Michael Gerson at the Washington Post has an Op-Ed on — how best to put it? — the insanity of “Pastor” Terry Jones getting his 15 minutes of fame so cheaply.
Gerson is, if I recall correctly, an Evangelical Protestant — perhaps even a Wheaton College Evangelical — so it was interesting to see his spin on why Muslims go postal at a threatened Koran-burning while Christians (a far more equivocal term than you might think, but serviceable in this context) remain pretty mellow about sacrilege:
Islam … is a religion of the book in a way that Christianity is not. In Muslim belief, the words, the language, the pages of divine revelation are themselves sacred. In Christianity, the words only testify to the Word that “became flesh and dwelt among us.” And Christianity is more accustomed to having its icons mistreated — its principal icon, the cross, being an instrument of torture and execution on which its founder was defiled. When the artist Andres Serrano famously photographed a crucifix dipped in urine, the proper Christian response was: He has seen worse.
Well-put, Michael. I hope you’re right. But I fear that the real reason is that much Christian belief is mostly symbolic tribe-marking, akin to saying that you think Obama is a Muslim (if you’re a brain-dead right wingnut) or that Dubya knew about 9-11 in advance (for a brain-dead left wingnuts). As Doug Masson (no great friend of Christians, but a friend of mine anyway) Tweeted or FaceBooked, it kind of “click if you think Jesus is Awesome.”
The second notable, which is nothing new but reached its zany pinnacle in this episode, is
the symbiotic relationship between new and old media. There was a time when gaining attention for saying something stupid required an institutional standing — a prominent pulpit, a denominational leadership position, a following of more than a few dozen people meeting in a warehouse. In the Internet era, attention for stupidity is a democratic right, rewarded for audacity and timing alone. The new media provide a platform without filters for those without credentials — people who, in previous times, could not get a letter to the editor published in the shopper’s gazette.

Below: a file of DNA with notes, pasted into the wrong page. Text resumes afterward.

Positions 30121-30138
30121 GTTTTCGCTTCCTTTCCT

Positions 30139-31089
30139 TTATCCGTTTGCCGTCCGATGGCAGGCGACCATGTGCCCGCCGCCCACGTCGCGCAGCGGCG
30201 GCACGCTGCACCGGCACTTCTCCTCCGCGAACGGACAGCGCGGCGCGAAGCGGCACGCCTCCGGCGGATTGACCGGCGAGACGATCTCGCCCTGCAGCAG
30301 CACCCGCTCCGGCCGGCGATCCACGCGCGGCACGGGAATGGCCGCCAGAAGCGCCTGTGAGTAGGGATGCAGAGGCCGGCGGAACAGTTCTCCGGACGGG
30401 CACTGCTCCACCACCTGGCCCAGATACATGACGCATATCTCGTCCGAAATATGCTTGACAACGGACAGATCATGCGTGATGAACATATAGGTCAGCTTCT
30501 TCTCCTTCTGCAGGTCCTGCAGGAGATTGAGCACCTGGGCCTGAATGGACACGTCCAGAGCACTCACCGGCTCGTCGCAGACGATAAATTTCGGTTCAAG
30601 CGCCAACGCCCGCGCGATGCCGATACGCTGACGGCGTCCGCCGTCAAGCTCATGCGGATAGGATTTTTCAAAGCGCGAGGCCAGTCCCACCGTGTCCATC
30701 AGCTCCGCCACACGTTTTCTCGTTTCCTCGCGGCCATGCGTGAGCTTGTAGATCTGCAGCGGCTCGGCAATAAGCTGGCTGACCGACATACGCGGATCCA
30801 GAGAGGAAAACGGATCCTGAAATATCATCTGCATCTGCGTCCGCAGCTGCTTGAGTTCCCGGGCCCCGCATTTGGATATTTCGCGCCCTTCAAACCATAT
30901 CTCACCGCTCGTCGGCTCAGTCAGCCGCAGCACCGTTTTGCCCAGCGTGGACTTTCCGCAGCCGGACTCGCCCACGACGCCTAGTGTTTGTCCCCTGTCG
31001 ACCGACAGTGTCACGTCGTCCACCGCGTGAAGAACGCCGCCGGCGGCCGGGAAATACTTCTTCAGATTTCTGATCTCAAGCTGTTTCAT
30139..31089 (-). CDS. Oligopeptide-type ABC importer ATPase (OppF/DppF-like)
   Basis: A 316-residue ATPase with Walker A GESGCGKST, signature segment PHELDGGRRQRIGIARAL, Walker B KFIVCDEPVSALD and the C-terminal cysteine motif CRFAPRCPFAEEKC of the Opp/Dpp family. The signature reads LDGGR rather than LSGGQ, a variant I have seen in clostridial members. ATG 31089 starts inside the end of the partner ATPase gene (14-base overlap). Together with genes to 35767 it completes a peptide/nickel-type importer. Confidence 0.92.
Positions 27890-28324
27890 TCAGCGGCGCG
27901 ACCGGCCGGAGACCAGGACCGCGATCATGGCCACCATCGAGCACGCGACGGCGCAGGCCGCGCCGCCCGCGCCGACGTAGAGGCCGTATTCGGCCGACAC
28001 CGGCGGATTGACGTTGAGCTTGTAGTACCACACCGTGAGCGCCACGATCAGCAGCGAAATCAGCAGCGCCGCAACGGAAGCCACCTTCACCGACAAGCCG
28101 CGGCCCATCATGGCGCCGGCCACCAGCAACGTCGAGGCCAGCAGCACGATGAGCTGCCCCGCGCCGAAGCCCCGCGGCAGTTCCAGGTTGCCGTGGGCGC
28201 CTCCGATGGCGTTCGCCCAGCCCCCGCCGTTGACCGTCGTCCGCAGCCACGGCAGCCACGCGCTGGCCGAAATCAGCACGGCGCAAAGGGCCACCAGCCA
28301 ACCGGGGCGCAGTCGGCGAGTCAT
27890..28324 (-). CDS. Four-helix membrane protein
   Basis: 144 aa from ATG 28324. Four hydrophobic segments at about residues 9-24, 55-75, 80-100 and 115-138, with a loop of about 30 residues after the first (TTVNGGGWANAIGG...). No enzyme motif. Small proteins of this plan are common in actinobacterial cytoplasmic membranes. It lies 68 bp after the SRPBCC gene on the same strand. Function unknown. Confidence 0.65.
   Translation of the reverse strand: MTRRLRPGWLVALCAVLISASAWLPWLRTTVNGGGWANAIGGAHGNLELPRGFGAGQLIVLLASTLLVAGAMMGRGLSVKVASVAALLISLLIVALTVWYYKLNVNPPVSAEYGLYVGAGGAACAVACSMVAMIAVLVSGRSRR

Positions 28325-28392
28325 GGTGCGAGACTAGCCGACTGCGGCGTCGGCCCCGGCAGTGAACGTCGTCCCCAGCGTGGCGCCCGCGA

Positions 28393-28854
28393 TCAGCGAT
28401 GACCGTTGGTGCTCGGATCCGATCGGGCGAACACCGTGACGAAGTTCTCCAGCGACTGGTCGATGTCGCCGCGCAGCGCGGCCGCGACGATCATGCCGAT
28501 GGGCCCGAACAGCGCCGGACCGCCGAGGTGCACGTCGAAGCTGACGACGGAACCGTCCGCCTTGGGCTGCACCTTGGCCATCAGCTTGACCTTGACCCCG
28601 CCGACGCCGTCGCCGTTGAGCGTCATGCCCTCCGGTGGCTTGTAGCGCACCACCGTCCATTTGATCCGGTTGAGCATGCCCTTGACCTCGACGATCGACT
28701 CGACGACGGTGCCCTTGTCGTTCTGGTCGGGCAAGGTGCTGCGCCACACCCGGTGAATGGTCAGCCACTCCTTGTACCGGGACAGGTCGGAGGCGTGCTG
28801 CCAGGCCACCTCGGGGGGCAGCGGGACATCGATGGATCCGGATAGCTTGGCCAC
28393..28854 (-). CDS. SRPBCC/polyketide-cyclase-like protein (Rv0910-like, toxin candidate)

The old media enable this trend. A competitive news environment drives saturation coverage. Saturation coverage confers legitimacy — even as reporters themselves feel guilty in their complicity. Nearly 100 journalists stood sweltering outside the Dove World Outreach Center, waiting on developments from a man whom his daughter described as having “gone mad.” At one point, a reporter yelled to Jones, “Are you just toying with us to get attention?” — the most blindingly obvious question in recent journalism. Another yelled: “You’re just using us! We should all leave!” Fearing they might miss something, no one left.
Let’s recycle and renovate a bit of the Sixties: “Turn off. Tune Out. Drop into real life.”